5. Pagination: A digital edition has the advantage of adopting a more fluid definition of "page" in the presentation of the text. There are no physical restrictions to what can be presented on the page; instead, these kind of decisions need to take usability into major consideration. ENAP's original intention was to follow the pagination of the Pellens edition; however, when we decided to execute our own critical edition that decision had to be re-examined. Our conclusion was to follow the manuscript pagination as closely as possible. Users will find that ENAP presents the content of one MS page on one page of our edition. The only exception occurs at the beginning and end of the tracts, which are each presented on an individual page of the edition, even if the transition occurs in the middle of a manuscript page Each edition page will list both the page number of the edition as well as the relevant page from the MS. This decision has had the further benefits of each page not being heavily cluttered with annotations, making the text somewhat more readable and usable.
  6. Cross-referencing: As noted, users can easily move from edition to MS with ease. This has meant encoding the MS pagination into the edition. MS 415 is a manuscript that has been paginated and not foliated. However, for the sake of clarity, we have distinguished in the encoding the pagination of the edition and the MS pagination by called the latter "folios." This occurs in the encoding only and annotations make reference to the MS page. ENAP also notes the pagination of previous editions of each tract in the right margin. These have been keyed to paragraphs and so do not indicate the page breaks in these previous editions.

Encoding Strategy

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ENAP uses XML technology for encoding. The schema was designed specifically for the editing project, although it drew heavily from TEI P5. It is our contention that schemas ought to properly and fully describe the content and structure of a specific text rather than using generalized elements such as the TEI set. Moreover, this has permitted us to align our encoding strategy much more easily with our practice of usability. We have been able to embed some of the functionality that benefits the user in reading the text into the encoding process. The schema can be downloaded by any user, and the schema's header includes a revision history. The schema also uses the <a:documentation> element to document the scope and function of each element. At the same time we recognize TEI's valiant attempt to provide a standardized approach to encoding texts, so that there is a basis for Electronic Data Interchange (EDI) and even interoperability amongst projects in the Digital Humanities. In order to facilitate EDI and interoperability, we have "converted" our XML files into a TEI compliant format, and they may be downloaded by any user. Use of those TEI compliant files is governed by the same license that governs the entire ENAP project (see below).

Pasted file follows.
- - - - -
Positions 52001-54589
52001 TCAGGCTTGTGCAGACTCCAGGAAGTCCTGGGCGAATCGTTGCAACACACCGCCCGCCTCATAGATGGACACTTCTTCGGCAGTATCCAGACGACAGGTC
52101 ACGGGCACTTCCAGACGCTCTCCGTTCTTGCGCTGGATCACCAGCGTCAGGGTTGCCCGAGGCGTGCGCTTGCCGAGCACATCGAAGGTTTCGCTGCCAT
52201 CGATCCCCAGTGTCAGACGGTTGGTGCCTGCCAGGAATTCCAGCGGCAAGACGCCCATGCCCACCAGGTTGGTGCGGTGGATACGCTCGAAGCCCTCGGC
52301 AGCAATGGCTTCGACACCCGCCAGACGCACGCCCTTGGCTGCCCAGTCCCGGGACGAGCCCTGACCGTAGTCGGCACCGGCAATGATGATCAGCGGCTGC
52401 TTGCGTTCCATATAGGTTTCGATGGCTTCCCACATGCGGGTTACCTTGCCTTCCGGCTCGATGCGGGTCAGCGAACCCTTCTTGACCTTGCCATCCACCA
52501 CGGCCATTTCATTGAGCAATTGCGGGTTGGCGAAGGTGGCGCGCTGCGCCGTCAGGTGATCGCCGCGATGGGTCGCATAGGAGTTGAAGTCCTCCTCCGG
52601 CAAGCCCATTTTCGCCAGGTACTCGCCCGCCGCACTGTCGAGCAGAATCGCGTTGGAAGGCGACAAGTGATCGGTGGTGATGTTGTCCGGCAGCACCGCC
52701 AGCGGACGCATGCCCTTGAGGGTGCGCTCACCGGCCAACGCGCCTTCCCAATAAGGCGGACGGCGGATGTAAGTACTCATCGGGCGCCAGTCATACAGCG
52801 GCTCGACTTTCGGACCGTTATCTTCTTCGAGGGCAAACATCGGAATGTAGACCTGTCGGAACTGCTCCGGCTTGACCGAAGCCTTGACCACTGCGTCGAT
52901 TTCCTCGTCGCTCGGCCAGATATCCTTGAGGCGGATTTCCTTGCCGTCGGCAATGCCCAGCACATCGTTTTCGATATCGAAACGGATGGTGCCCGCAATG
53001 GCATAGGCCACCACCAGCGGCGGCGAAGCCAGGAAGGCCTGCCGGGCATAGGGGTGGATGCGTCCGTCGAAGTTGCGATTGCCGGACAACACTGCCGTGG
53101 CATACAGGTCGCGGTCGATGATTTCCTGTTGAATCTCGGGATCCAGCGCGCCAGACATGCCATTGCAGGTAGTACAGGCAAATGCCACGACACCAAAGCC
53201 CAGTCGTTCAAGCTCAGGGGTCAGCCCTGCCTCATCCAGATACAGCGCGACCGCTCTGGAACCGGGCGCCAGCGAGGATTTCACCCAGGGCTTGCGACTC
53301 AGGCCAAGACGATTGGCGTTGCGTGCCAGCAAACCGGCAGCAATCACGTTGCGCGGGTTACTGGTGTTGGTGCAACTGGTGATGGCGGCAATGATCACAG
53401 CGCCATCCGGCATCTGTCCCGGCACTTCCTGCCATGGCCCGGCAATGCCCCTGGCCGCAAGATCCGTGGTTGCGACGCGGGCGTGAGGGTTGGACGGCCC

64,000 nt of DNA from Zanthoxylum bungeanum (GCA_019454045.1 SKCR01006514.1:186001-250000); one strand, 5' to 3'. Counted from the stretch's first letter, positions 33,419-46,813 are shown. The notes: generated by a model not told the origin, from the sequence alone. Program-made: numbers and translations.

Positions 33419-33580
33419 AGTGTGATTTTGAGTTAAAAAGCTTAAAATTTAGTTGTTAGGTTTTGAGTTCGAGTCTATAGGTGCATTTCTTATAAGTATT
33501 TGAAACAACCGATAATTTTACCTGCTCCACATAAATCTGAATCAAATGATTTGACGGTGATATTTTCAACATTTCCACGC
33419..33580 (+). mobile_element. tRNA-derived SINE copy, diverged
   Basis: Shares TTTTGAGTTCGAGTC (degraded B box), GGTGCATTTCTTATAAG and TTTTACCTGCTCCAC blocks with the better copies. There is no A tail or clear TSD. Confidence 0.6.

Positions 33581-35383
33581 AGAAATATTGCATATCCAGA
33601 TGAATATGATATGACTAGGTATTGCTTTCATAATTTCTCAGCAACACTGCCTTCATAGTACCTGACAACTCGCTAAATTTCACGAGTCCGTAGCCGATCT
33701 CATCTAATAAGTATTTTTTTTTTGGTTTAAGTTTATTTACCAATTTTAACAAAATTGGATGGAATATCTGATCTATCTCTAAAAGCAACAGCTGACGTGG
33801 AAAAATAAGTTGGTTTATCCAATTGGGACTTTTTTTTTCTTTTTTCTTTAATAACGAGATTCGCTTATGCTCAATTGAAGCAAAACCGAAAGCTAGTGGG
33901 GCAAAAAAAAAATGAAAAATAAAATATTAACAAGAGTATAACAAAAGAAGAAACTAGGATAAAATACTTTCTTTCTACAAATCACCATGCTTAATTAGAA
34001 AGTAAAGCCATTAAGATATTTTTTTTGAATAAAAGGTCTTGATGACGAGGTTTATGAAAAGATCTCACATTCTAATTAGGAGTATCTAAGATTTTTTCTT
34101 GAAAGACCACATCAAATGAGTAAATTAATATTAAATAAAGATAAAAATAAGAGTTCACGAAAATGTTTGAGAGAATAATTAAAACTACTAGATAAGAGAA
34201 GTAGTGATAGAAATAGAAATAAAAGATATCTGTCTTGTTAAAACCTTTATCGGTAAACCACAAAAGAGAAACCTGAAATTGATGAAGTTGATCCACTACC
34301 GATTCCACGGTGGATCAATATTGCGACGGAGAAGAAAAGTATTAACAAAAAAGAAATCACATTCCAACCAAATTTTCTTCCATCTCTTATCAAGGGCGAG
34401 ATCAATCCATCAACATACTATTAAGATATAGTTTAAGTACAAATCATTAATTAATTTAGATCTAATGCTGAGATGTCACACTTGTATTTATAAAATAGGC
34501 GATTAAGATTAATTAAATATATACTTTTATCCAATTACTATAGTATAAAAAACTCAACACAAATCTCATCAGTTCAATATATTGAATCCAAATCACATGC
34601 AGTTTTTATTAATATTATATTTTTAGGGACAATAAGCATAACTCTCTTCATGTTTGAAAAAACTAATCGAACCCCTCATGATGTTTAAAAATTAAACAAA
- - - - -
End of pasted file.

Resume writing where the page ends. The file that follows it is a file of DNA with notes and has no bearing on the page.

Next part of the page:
The basic workflow was the following:


User Interaction

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ENAP is not just a new critical edition: we intended to create a new way of using such texts. It has become a major principle for internet sites that, even though users want to consume information, they do not want to do it passively. We have adopted this principle in as much as it can be used in the development and presentation of scholarly editions of texts. Not only can the user move from edition, to text and manuscript side by side to the MS page on its own, she can also interact with the text. There are two basic ways to do this: